The transmission and replication of information, an important feature of social systems, requires language. Language can take many forms: written or spoken words, icons or diagrams, the stream of bits in the internet, or even the formal language of mathematics. Language is not the sole preserve of human beings. Many animals communicate using a very basic language. For example, bees communicate by dancing, and ants communicate via scent pheromones. It is even thought that trees communicate with one another via mycelium, a thread like fungus, between their roots. What distinguishes human languages, however, are their complexity, versatility, and adaptability.

Typically, a language comprises:

  • Symbols such as words, images, sounds, etc. which represent the entities that we encounter in the world around us.
  • A grammar, i.e., the way in which these symbols are concatenated or otherwise laid out and connected. This represents the relationships between the entities.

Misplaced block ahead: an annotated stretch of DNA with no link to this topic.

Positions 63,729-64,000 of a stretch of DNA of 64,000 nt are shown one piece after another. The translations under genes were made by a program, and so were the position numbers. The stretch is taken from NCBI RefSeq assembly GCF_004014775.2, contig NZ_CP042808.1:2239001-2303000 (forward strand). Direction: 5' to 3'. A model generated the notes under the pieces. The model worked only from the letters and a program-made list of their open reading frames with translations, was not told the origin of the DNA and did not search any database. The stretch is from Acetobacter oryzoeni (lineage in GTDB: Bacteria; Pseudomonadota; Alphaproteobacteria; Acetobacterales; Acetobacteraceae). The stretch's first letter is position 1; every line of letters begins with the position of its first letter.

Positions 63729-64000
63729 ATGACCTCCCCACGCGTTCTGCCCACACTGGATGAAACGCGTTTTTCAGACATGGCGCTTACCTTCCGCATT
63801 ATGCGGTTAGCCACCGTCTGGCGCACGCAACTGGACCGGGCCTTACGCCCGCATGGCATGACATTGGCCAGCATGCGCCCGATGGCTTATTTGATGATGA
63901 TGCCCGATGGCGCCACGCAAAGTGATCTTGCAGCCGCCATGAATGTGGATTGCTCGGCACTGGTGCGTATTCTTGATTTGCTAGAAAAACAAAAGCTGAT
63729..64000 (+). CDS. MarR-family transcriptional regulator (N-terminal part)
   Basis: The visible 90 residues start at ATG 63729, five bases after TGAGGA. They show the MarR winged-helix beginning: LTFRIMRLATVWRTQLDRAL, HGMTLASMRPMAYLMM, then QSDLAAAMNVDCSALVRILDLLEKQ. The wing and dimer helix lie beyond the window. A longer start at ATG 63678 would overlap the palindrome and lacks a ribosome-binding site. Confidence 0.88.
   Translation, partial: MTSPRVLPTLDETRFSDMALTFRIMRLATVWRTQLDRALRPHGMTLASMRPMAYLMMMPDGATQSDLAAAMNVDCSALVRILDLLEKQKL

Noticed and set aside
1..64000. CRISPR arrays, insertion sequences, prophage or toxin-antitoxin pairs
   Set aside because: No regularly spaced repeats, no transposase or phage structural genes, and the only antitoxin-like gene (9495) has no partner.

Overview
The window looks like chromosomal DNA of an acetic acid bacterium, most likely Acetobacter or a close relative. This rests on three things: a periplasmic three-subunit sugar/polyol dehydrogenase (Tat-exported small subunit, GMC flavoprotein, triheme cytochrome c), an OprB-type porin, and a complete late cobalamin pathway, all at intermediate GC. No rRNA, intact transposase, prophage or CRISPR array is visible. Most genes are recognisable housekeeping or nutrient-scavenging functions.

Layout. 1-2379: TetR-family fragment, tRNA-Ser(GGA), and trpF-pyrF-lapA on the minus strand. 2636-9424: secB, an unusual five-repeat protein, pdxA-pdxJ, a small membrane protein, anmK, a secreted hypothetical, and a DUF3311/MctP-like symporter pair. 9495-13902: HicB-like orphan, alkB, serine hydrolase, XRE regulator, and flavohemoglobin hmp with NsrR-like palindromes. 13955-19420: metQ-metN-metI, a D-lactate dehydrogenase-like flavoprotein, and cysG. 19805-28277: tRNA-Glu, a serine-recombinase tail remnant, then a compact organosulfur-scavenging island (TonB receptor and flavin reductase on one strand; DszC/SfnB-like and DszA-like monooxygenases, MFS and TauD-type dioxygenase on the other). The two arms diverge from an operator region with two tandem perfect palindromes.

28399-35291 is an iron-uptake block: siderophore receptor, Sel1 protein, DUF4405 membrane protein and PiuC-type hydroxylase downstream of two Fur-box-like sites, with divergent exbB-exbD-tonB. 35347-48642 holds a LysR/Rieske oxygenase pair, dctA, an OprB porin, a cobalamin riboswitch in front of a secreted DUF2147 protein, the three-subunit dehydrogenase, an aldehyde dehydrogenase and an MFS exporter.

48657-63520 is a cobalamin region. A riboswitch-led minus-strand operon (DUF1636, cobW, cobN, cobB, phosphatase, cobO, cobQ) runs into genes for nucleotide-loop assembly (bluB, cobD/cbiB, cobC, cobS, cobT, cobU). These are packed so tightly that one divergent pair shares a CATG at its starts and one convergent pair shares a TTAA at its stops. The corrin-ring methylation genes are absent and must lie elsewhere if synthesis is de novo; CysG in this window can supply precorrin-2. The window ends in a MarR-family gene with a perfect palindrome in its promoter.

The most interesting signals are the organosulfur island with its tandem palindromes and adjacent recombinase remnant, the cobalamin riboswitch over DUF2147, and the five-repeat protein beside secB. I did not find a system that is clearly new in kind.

Natural spoken language has evolved alongside our minds. This is evidenced by the fact that there is no central language processing part of the brain. Rather, language processing is distributed throughout it. Any processing centre is concerned only with motor functions, i.e., turning language into speech.

Language must be efficient, and so, resonate with the way that we think and understand the world we inhabit. Thus, it must reflect the structure of thought. Natural languages contain “universals”, therefore, i.e., features common to every language, and the most notable of these is the proposition. This comprises two entities and the relationship between them. For example, a simple natural language proposition comprises a subject (entity 1) an object (entity 2) and a verb (relationship). For example, “The apple (entity 1) is (relationship) green (entity 2)”. Here “green” is a simplification of the phrase “a green thing”. The same is true of formal languages such as mathematics. For example, 1 (entity 1) < (relationship) 2 (entity 2). Propositions are fundamental to the way that we reason. They reflect our understanding of the universe, which comprises physical things and the relationships between them.